By Boukje van Dijk, GP, Els Thijssen and Tanja Overdijk, Triage experts: triage assistants, RadboudUMC. specialized in Emergency Care for GP’s (The Netherlands).

European Teaching Agenda: Teaching quality patient care and safety
Specially for trainees, GPs, teachers

EQuiP, together with EURACT, developed an educational agenda for quality and safety in general practice/family medicine based on the Competency Framework for Quality Improvement in Family Medicine. This is an educational framework for teaching the core competencies of quality and safety at the speciality training level. It is designed to serve as a basis for curriculum developers at the speciality training level to set and assess learning aims and methods. One of its chapters focuses on Patient Care and Safety. This workshop will inform participants about the Teaching Quality Agenda and how it can be applied in their own countries.

By Zalika Klemenc Ketiš (Slovenia), Zlata Ožvačić (Croatia) of EQuiP working group Teaching Quality.

Unlocked: Peak inside the special emergency vehicle used in The Netherlands
Specially for GPs, students, trainees, teachers, researchers

Emergency GPs will demonstrate the  equipment used in the special emergency cars employed by Dutch GP out-of-hours care. This is your chance to explore the vehicle and try your hand at communication. If you love new gadgets, you won't want to miss these demonstrations!

By GPs with special expertise in emergency care (The Netherlands)

The ABCs for stabilizing patients
Specially for GPs, students, trainees, teachers

The ABCDE approach is a systematic approach to the immediate assessment and treatment of critically ill or injured patients. This approach is widely accepted among emergency workers worldwide. The idea is that you don't need a definitive diagnosis to initially treat the patient. The ABCDE assessment is repeated until the patient is stable or medical assistance arrives. This workshop consists of two parts: We'll start with an extensive introduction to the ABCDE approach and how to teach it. Then we'll move into a practical  part where we'll demonstrate the approach with a simulation patient.

By Frans Rutten and Antonia Viljac, teachers Schola Medica (The Netherlands)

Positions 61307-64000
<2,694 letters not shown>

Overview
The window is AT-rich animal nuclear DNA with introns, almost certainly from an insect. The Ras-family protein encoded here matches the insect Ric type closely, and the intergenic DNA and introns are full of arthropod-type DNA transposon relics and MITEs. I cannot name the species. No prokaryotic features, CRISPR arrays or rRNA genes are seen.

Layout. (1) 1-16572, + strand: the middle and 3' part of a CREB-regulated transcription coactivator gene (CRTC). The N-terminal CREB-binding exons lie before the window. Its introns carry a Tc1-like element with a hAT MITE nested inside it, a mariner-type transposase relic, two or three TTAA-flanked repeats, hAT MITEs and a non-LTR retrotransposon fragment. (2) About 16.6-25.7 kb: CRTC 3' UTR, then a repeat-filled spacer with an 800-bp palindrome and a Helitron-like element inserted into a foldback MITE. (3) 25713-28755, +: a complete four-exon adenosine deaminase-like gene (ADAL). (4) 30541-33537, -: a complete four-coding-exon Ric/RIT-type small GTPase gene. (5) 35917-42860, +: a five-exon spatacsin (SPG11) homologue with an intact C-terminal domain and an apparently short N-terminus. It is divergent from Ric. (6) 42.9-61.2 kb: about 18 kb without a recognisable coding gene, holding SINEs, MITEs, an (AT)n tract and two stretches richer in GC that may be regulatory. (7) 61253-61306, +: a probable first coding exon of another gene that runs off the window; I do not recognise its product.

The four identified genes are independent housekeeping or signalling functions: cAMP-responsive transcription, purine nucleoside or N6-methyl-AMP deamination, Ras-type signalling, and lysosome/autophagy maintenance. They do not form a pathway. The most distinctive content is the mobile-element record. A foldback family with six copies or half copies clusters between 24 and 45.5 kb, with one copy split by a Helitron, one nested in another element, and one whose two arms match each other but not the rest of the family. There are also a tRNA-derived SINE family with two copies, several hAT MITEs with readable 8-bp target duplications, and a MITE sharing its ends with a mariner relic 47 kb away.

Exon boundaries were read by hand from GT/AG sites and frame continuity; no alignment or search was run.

Big city problems! Health access and equity for vulnerable populations presenting in urgent primary care

Specially for GPs, Trainees, Students, other health care staff, managers

How to deal with vulnerable patients or low literacy patients or non-native speakers in urgent primary care and how to provide equitable care? In this practical workshop, we will apply theoretical concepts and new technologies to real life cases.

By Stéphanie De Maesschalck, Department of Public Health and Primary Care-Clinical Skills Training Centre, Ghent University (Belgium) and Hector Falcoff, Equity working group

Towards an evaluation pathway for decision-support systems innovating triage in acute primary care
Specially for participants with an interest in scientific evaluation or use of decision-support systems in acute primary care

In this workshop we will outline and discuss methodological challenges in the evaluation & implementation of decision-support systems aimed at streamlining triage in acute primary care. 

By Johannes B. Reitsma (The Netherlands).

The science behind triage and decision support in primary care

Specially for GPs/GP trainees and researchers who are interested in evidence based medicine, specifically in triage in urgent primary care. Directors/managers who are interested to learn more about the triage decision tools currently in use

This workshop starts with an overview of (un)published work on triage/decision support tools in urgent primary care, including  a Safety First study on performance of NTS and KERNset, the observation instrument for quality of triage. It will be followed by a group discussion on how to put the findings into daily practice. We'll conclude with a brainstorm on current gaps in science to exchange ideas for future research.

By Carmen Erkelens, UMC Utrecht and Marleen Smits -EurOOHNet (The Netherlands).

Urgent care at the borders of Europe

Specially for GPs, trainees, students, teachers.  Any participant interested in global health, politics, working for NGOs and those who want to know how to provide quality care in difficult circumstances for marginalized populations